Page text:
With the help of a free pedometer

With the help of a free pedometer

Walking the distance to Alaska

Hope walking group adds their steps together to reach Point Hope

If the warm spring weather has inspired you to resurrect your New Year’s resolution to get more exercise, the Hope and District Recreation Centre has a few walking programs for you — and the first is absolutely free and flexible to your schedule.

Local walkers banded together for a cross-country “team walk” last year, and they just started walking to Alaska last week.

Don’t worry, you can still join — and even though you’re “walking” to Alaska, you can still be home every night. You’re not really walking up north. You just walk around town… but the group you join will be adding all their distances together until you all virtually arrive at Point Hope, Alaska.

Check a map. It’s about as far away as you can get on the mainland of the northern state. By road — where there is a road — and straight through the bushes, it’s over 3,500 kilometres from Hope.

Kim Richardson, recreation  programmer for Hope and District Recreation and Cultural Services said, “We took five months to get across Canada last year and five months to walk back. We had 15 people to start with but only 12 made it back.”

Perhaps some stopped for lobster at Peggy’s Cove and decided to stay….

“As a group, the kilometers add up pretty quickly,” said Richardson, who often walks to work. “We just started the Alaska walk this week and we’re maybe through the Canyon by now. Ten have started on this walk — but we’ll get more.”

To get with the program, see the receptionist at the main desk and say that you want to join the “Walk to Alaska” group. Staff will take your info and give you a free pedometer, so you can keep track of your daily steps.

Reset the counter to zero each day and keep the pedometer on as you go through your daily activities. Though you’re part of a group, you can work on your own if you wish — or get together with a friend or family member for extra walks.

Working in the garden, vacuuming the house or pushing a shopping cart around the grocery store all get recorded by the pedometer.

“Every steps counts,” adds Richardson. “The feedback we’ve been getting is that it encourages people to get out and walk, especially seniors.”

Weekly totals can be emailed in, phoned in, or walked in. The totals are then plotted on the map. A common goal for pedometer programs is to get 10,000 steps per day, on average. For some, this would be easy to achieve.

Considering that the average person’s walking pace is 0.76 metres, 10K steps gives you 7.6 km in a day.

If you’re coming from a sedentary lifestyle, with lots of lounging, sitting and driving, you may not be able meet the 10,000 step goal right away. If you have health issues, consult your doctor as well.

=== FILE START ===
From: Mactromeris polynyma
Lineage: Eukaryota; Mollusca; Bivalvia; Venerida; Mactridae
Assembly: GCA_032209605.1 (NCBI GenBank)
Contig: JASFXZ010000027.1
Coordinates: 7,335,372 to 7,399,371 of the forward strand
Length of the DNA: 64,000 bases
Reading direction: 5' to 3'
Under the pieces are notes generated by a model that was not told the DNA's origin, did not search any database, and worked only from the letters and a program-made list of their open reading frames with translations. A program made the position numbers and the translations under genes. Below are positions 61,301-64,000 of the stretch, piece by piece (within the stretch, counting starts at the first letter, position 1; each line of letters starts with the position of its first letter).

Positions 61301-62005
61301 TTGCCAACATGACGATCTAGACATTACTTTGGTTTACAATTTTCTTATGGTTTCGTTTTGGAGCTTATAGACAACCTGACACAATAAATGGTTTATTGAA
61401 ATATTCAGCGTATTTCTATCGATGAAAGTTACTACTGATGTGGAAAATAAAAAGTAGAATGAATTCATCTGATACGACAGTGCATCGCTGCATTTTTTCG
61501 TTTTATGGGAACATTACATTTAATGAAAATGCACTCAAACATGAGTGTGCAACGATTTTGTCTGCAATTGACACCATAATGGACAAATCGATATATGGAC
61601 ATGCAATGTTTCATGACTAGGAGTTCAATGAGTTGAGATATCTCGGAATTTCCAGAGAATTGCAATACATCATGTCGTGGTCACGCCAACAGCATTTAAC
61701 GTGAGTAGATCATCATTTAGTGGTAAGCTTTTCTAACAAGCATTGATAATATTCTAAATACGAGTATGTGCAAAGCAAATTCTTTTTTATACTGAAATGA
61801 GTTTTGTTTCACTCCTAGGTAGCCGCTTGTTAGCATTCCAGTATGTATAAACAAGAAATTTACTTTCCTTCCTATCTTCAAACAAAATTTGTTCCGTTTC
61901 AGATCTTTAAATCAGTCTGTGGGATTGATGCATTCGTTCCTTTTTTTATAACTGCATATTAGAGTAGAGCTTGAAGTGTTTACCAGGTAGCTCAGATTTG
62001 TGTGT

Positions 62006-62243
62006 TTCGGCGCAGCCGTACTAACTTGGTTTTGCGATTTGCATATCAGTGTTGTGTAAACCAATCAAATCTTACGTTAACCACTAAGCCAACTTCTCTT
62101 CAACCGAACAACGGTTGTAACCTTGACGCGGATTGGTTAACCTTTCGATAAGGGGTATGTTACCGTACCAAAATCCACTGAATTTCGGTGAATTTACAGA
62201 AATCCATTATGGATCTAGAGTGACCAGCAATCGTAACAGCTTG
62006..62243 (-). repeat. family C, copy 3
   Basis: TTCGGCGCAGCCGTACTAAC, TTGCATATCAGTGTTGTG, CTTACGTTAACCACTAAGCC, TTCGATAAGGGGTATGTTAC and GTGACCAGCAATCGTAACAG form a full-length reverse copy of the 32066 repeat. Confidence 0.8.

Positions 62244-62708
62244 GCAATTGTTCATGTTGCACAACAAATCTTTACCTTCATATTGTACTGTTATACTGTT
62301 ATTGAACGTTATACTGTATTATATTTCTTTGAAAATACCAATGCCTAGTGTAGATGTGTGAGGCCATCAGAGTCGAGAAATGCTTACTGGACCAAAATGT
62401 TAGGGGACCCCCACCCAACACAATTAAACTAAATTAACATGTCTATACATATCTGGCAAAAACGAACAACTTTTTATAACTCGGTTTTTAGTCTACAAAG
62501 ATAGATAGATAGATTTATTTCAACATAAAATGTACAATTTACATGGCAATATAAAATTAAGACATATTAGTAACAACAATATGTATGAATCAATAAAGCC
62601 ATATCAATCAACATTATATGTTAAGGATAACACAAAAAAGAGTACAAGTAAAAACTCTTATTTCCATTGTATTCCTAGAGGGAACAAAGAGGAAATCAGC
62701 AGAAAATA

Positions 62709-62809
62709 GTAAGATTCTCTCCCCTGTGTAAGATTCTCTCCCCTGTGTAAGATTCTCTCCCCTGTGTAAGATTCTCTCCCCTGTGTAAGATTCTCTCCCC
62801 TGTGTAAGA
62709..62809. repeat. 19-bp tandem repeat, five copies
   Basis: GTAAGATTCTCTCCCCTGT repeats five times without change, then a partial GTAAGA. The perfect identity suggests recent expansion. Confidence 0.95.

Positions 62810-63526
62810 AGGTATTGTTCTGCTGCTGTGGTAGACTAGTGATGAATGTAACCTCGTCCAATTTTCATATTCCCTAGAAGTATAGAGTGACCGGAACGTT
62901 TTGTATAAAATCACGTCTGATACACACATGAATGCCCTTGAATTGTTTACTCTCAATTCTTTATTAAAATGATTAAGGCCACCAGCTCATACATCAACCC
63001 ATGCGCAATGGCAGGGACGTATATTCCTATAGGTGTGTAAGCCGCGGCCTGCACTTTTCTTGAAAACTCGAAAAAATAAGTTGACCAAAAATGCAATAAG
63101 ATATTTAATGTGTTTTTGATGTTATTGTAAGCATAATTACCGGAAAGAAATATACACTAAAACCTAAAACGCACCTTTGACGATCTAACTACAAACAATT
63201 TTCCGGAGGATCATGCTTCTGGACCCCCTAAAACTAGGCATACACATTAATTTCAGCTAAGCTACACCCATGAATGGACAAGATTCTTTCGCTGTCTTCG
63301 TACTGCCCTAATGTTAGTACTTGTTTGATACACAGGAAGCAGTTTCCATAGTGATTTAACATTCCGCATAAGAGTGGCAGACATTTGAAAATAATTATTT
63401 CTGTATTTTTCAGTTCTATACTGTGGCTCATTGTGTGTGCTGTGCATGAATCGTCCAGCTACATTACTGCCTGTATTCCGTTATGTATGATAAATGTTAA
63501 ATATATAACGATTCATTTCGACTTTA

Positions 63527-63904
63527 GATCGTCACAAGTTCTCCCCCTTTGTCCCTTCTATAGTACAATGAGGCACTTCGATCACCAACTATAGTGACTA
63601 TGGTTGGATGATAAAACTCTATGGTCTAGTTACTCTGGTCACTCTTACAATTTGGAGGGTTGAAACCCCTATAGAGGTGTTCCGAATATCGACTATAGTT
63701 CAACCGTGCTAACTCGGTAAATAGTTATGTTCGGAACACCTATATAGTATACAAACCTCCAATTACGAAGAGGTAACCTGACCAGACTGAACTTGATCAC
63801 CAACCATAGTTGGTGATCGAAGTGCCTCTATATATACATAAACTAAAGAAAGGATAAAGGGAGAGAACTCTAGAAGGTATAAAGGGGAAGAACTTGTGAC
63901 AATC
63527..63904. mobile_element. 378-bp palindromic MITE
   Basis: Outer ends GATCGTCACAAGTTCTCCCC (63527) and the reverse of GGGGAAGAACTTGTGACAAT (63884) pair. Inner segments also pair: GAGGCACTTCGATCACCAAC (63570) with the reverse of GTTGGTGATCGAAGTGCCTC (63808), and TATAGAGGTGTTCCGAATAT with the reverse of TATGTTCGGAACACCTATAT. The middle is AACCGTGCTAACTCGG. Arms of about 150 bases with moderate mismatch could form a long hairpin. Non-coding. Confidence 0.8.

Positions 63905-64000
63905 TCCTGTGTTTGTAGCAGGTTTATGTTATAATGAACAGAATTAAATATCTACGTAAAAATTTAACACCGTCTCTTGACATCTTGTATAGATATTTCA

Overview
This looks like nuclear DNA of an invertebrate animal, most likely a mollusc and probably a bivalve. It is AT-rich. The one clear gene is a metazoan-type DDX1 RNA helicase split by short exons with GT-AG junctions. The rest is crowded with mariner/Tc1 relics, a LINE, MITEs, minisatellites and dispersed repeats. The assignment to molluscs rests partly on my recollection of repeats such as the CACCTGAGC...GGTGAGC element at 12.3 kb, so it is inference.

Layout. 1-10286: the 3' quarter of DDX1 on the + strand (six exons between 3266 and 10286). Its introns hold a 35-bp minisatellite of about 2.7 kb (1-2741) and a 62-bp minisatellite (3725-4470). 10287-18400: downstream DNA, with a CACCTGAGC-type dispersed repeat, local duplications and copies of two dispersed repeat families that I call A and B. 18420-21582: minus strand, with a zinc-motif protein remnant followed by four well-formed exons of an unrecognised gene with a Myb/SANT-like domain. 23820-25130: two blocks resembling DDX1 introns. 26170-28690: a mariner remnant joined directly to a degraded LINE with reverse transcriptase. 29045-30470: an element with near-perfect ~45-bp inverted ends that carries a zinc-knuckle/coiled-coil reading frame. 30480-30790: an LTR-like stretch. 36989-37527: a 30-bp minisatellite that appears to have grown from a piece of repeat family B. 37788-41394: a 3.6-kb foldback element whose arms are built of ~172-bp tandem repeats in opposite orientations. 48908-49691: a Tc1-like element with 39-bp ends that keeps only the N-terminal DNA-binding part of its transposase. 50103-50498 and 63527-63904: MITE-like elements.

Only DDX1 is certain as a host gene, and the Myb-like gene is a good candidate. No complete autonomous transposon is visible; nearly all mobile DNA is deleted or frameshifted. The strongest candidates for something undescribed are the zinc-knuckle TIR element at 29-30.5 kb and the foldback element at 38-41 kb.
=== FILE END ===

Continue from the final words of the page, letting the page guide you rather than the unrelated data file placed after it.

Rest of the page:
Perhaps you’re only averaging 3,000 steps in a day? Challenge yourself to increase the average by 500 steps a day until you can get it to 10,000 — or whatever personal goal you wish to set.

Runners don’t get full value from the pedometers, as their length of stride stretches out when they run — but the basic pedometers only record each time that a foot touches the ground.

GPS pedometers are upwards of $100, if you’re tempted.

I tracked my own steps, starting last Thursday and hit a high of 18, 315 on the first day, aided by three hours of gym classes and over an hour of indoor soccer. Friday was a lazy, lazy day, with only 2,200 steps. Saturday sightseeing at Crescent Beach garnered 11,400 steps, then Sunday was back to a lazy 6,000.

On Monday, I found that cutting the front and back lawns racked up about 2,400 steps. Even a quick visit to the grocery store gained another 500 steps. The big rip-off was when I ran for 24 minutes but only totaled 3,600 steps over 4.5 km. If I had walked the same route, it would have rung up 5,900 steps.

Still, my five-day average — without bonus points for running — was 10,300 steps per day. That should help get the group past Clinton this week.

If you’ve got the walking or running bug and want to figure out how far you’re going, you can use an internet site, such as MapMyRun.com. Road routes could be measured by your car’s odometer — but if you’re using trails or running around a school field, you can use an on-line plotter.

In MapMyRun,  a Google map is provided and you click all the points on your route. Distances are calculated as you make your adjustments and — amazingly — you even see the elevation changes along your route.

Starting April 21, the rec centre will be sponsoring three more programs to keep you moving. Learn to Nordic Pole Walk, Learn to Walk 5 km Faster and Learn to Run 5 km are open to people from 16 years and up. Costs run from $20-$25.

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